Fiscal Deficit Narrows to 4.5% of GDP on Drop in Plan Expenditure
ECONOMIC BREATHER Plan expenditure, which is associated with productive expenditure, fell to 4.5 lakh crore
Asharp fall in plan expenditure has helped pull India’s fiscal deficit for last financial year below the government’s estimate, but the cut in spending on productive activities has left an impact on the economy. The deficit, or the shortfall in the government’s revenue to meet expenses, narrowed to 4.5% of gross domestic product in the year ended on March 31, compared with 4.9% initially estimated in the 2013-14 budget and the revised 4.6% given out with the interim budget for 2014-15 in February. Plan expenditure, which is associated with productive expenditure, fell to .` 4.5 lakh crore, according to provisional data released on Friday, from .` 4.8 lakh crore envisaged in the estimates presented with the interim budget. This implies a reduction of more than .` 1 lakh crore in plan spending budgeted for 2013-14. The nation’s economic growth remained below 5% for the second straight year, as GDP expanded just 4.7% in 2013-14, better than the previous year’s 4.5% growth, but below the most recent government estimate of 4.9%, data showed on Friday. Sluggish manufacturing sector growth dented tax mobilisation with tax receipts coming in lower at .` 8.2 lakh crore compared with the downwardly revised estimate of .` 8.4 lakh crore. Non-tax revenue, largely in the form of dividends from public sector units, provided some help – at .` 1.99 lakh crore, it exceeded the February budget estimate of .` 1.9 lakh crore. Private analysts have called for a more sustainable plan to cut the budget gap, even as they cited curtailment of plan expenditure as the main factor that helped keep the deficit down in spite of the lower-than-targeted tax revenues.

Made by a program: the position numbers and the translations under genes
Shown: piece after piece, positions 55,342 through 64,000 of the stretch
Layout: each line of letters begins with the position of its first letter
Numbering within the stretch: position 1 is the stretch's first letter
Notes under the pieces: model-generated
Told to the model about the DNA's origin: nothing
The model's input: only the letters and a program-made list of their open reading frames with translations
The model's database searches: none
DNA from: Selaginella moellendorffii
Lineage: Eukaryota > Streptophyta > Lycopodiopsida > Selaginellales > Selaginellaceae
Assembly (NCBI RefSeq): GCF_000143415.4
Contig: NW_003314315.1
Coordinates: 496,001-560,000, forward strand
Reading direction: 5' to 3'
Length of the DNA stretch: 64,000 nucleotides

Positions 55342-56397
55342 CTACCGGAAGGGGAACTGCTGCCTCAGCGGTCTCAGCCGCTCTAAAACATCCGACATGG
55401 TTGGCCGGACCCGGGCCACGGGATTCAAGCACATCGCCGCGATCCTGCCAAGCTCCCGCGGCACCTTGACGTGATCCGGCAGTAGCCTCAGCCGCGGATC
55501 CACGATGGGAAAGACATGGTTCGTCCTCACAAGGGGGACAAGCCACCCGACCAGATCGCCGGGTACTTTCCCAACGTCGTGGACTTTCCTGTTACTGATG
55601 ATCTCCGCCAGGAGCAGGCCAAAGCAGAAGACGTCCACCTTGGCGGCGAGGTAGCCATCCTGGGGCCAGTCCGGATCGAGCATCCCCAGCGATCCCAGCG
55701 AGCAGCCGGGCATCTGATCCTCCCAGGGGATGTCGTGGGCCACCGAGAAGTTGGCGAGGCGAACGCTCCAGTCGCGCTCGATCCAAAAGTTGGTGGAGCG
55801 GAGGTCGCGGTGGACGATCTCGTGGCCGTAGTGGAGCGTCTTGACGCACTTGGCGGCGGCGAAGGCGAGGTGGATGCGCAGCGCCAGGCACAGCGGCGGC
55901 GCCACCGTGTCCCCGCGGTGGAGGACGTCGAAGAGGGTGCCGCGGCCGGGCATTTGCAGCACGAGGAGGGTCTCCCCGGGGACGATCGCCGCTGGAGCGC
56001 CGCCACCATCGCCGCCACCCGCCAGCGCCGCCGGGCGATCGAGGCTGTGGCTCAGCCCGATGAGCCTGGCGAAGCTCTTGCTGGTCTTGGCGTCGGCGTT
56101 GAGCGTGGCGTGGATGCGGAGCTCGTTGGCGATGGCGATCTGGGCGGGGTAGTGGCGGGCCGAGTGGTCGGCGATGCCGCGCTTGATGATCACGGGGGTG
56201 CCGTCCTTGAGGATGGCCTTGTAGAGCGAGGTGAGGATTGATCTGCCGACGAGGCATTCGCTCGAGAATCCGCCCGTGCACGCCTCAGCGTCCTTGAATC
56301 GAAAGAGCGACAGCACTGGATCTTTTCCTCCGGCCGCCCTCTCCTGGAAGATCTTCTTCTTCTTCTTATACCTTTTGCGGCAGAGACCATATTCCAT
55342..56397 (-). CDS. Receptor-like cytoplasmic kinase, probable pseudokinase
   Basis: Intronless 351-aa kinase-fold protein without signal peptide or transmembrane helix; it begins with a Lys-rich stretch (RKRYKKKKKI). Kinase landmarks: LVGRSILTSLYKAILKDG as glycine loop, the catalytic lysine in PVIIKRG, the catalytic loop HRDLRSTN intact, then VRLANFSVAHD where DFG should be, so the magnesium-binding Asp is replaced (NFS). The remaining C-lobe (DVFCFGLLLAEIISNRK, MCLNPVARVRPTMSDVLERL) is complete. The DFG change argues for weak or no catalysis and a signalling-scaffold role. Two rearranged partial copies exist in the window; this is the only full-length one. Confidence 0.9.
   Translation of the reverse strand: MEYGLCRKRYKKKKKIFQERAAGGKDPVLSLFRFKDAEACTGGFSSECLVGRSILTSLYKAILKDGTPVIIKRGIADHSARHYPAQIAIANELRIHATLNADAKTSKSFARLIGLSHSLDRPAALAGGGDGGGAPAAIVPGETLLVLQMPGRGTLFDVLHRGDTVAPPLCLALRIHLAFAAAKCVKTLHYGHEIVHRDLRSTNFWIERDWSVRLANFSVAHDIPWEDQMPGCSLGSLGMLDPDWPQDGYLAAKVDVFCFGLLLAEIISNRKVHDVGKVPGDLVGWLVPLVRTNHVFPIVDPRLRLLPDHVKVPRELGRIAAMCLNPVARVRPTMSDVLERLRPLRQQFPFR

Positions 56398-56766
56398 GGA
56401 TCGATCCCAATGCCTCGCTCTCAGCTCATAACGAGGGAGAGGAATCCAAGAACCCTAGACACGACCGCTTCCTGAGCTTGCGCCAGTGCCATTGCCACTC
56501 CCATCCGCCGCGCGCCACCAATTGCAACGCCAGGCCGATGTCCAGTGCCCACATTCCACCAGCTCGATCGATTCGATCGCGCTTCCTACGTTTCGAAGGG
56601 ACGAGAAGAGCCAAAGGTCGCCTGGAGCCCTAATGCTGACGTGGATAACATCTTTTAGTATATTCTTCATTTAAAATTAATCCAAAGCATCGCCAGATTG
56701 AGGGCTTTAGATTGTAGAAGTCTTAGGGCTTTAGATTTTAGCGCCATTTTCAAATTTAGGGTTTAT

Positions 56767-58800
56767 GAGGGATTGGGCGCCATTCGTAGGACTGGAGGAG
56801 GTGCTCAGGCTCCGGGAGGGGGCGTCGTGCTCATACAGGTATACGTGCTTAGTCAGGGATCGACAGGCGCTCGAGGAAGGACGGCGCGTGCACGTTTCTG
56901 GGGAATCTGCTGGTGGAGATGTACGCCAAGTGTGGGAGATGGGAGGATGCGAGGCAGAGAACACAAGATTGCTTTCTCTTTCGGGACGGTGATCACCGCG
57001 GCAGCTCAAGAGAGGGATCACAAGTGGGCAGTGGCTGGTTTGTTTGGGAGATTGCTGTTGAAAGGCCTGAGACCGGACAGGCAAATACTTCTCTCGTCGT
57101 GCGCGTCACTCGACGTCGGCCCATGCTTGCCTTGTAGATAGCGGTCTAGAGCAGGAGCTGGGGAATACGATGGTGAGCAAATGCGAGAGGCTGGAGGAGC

“Sustainability of the intended consolidation is more important, which would gain credibility through the enunciation of the underlying policy orientation in terms of revenue augmentation measures through tax reforms and disinvestment plans and improvement in the quality of expenditure with a phased reduction in subsidies,” said Aditi Nayar, senior economist at ICRA.
Former Finance Minister P Chidambaram had pegged fiscal deficit for 2014-15 at 4.1% of GDP in the interim budget, in line with the fiscal consolidation plan unveiled in 2012-13 after he took charge of the finance ministry.
The Confederation of Indian Industry (CII) said a road map for adhering to the fiscal deficit target should be drawn up and announced in the Budget, expected to be presented in July.
“Fiscal consolidation is an important constituent of the reform agenda and imperative to maintain India’s image as a stable investment destination,” CII Director-General Chandrajit Banerjee said. “Hence, it would be important for the government to spell out a strategy for the revival of growth while maintaining fiscal prudence.”